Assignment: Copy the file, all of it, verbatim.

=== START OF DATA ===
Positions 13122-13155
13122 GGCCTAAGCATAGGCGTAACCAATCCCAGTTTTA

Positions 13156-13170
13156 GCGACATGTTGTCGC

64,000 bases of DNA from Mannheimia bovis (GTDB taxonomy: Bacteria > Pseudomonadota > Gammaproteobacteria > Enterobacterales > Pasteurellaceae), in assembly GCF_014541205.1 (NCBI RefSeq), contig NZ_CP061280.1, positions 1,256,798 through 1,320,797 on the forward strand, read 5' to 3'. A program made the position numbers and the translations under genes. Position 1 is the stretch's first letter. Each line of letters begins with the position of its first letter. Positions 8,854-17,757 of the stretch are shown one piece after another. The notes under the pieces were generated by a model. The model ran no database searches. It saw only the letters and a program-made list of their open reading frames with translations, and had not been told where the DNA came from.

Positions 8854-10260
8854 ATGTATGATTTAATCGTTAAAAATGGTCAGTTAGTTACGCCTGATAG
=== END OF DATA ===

Positions 13122-13155
13122 GGCCTAAGCATAGGCGTAACCAATCCCAGTTTTA

Positions 13156-13170
13156 GCGACATGTTGTCGC

64,000 bases of DNA from Mannheimia bovis (GTDB taxonomy: Bacteria > Pseudomonadota > Gammaproteobacteria > Enterobacterales > Pasteurellaceae), in assembly GCF_014541205.1 (NCBI RefSeq), contig NZ_CP061280.1, positions 1,256,798 through 1,320,797 on the forward strand, read 5' to 3'. A program made the position numbers and the translations under genes. Position 1 is the stretch's first letter. Each line of letters begins with the position of its first letter. Positions 8,854-17,757 of the stretch are shown one piece after another. The notes under the pieces were generated by a model. The model ran no database searches. It saw only the letters and a program-made list of their open reading frames with translations, and had not been told where the DNA came from.

Positions 8854-10260
8854 ATGTATGATTTAATCGTTAAAAATGGTCAGTTAGTTACGCCTGATAG